Warming infusions for cool weather

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Gordon Kendall Special for the Roanoke Times

One recent morning, I looked out the window and noticed that my car had a frost coating on it. This informed me that the scorching, humid days of a month ago have given way to the cool, cool days of fall. Just as leaves turn from green to brown, seasonally appropriate beers shift from aggressively hopped beers to less bitter styles. Cooler weather calls for beers with a malty backbone of caramel and vanilla flavors and a bit more punch.

Think Scottish beers. The country, known for its single malt Scotch whisky, has a harsh and windy climate due to its northern location. Scotland also grows very fine barley which, when soaked in water and allowed to germinate, turns into malted barley or malt. Whiskey makers take their share of this high quality malt, leaving the rest to the brewers.

The Scots have been brewing since antiquity. According to the great beer writer Michael Jackson, an archaeological dig on the Isle of Rum in 1985 unearthed Neolithic pots covered with the remains of ancient beer. A botanist specializing in archaeological deposits determined that it was barley, oats, honey, heather, meadowsweet and royal fern. Rum is located in the Inner Herbrides on the west coast of Scotland. Sir George Bullough, who owned the island in the 20th century, changed the spelling of the island from Rum to Rhum because he did not want to be associated with alcoholic liquor.

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The ancient Picts are said to have brewed mead (from honey) and beers seasoned with heather. According scottishbrewing.com there was an ancient Pict who refused to divulge his recipe when his two sons had been put to death. They say the recipe died with him. Over time, heather gave way to hops as a seasoning, possibly due to the antimicrobial properties of hops. Until the 15th century, most brewing was done in monasteries. By the 18th century, large companies had taken over brewing, including Dudgeon & Company’s Belhaven Brewery in Dunbar.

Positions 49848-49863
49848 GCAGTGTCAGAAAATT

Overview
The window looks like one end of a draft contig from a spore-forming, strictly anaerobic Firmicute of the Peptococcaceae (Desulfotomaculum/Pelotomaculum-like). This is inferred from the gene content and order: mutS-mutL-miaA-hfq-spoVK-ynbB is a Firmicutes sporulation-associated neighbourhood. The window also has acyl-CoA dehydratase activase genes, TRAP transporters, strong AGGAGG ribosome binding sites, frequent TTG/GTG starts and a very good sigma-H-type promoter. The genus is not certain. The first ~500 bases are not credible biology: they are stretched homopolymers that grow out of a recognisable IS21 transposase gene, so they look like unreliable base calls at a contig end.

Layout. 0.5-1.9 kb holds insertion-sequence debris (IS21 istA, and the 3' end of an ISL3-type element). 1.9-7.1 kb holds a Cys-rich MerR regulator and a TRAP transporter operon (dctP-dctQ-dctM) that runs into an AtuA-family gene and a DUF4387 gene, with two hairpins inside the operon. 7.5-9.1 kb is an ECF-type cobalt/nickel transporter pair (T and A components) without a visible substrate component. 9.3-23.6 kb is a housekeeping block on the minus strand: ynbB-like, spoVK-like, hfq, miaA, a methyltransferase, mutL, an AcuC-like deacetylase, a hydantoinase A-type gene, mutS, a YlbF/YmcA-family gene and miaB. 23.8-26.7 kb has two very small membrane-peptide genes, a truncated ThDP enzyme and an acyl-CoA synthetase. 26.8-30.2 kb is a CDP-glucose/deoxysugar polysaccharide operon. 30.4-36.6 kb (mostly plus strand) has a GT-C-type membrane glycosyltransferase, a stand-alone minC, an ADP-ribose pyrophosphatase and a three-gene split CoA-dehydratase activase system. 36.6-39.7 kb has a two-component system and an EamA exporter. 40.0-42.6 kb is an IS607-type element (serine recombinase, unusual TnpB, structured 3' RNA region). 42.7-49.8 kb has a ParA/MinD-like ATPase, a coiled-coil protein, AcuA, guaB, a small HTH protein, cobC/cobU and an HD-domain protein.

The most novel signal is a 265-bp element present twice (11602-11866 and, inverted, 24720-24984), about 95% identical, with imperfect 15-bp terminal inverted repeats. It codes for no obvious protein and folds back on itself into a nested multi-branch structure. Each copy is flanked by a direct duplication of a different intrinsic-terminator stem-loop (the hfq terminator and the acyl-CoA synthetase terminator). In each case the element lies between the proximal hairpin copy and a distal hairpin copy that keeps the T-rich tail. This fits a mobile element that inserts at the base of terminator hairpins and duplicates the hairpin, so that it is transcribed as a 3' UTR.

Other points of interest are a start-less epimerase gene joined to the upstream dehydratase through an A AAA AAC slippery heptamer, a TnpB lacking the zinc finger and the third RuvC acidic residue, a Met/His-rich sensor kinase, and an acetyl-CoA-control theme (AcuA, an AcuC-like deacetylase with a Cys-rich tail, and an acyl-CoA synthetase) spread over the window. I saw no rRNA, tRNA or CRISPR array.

Belhaven was founded in 1719 about twenty kilometers from Edinburgh. The brewer is known for its ancient brewhouses, which resemble pagodas. Belhaven produces a wide range of products, but not all are available in this area. I was able to get some Belhaven Scottish Ale, which sells for around $14 a six-pack. The brewer adds crystal malt and black malt to a biscuit malt base to achieve a dark amber color. Challenger and Goldings hops are used, resulting in moderate hop bitterness, balancing well with the malty flavors. On the palate, I detected aromas of roasted pecan nuts and notes of roasted malt pods. The infusion weighs 5.2% alcohol by volume and is quite refreshing. It goes well with grilled sausages or even burgers.

Beer connoisseurs distinguish between Scottish ale and Scotch ale styles. The Belhaven Scottish Ale above is a classic example of Scottish beer, with moderate alcohol and a balance of malt and hops. I found a guy online who said there wasn’t much difference between the two, but he must not have tried Belhaven Wee Heavy because it’s drastically different.

Belhaven Wee Heavy is a Scottish beer. The name Wee Heavy comes from the fact that it was once sold in small (small) ⅓ pint bottles and is a heavier alcohol at 7.4%. It retails for around $14 per four-pack. The label displays an enigmatic 90/~. According to Jackson, this reflects the price written on the barrel long ago, which in this case translates to 90 shillings. The brew has a dark brown, almost opaque color. Aromas of molasses, molasses, toasted nuts and brown sugar rise from the glass.

The flavor is rich and malty, with hints of brown sugar and toast and is much heavier than Scottish ale. There is just enough hops to enhance the flavors. It would be good with a Scotch egg. For the uninitiated, a Scotch egg is a lightly boiled egg that is peeled, wrapped in herb sausage, and dipped in a mixture of flour, beaten egg, and breadcrumbs. This is fried until golden and delicious.

Some brewers outside Scotland have imitated Scottish beer. One of those iterations is the Chaos Mountain Sqatch Ale. The brewery, located near Roanoke in Callaway, produces this Scottish beer which has a caricature of Sasquatch on the label. The brewery’s history dates back to 1998 when Wendy Hallock gave her husband Joe a beer brewing kit as a gift. Joe loved making beer so much that in 2012 they liquidated their business interests and used the money to set up a brewery in a building at the base of Cahas Mountain in Franklin County. They changed the name to the more fanciful Chaos Mountain.

Squatch Ale is available locally for around $11 a six-pack. It has an amber brown color and aromas of freshly roasted malt. The palate is very malty with graham cracker and brown sugar notes, but the infusion is not too sweet. Just enough hops are used to balance it out. Some people like hops and some don’t, so if you fall into the latter category, this might be for you. It weighs 7.5% alcohol by volume (ABV). It goes well with grilled or smoked salmon.

Colorado-based Oskar Blues Brewery opened its location in Brevard, North Carolina in 2012. The brewery is known for making high-quality beers available in cans. Oskar Blues Old Chub Scotch Ale is brewed with crystal and chocolate malts and just a touch of beechwood smoked grains imported from Germany. The brew has a dark amber color and weighs 8% ABV. The brew has hints of caramel and cocoa with just a hint of sweetness and muted hop notes. It’s available locally for around $12 for a six-pack. Try it with a grilled cheese sandwich in front of a crackling fire.

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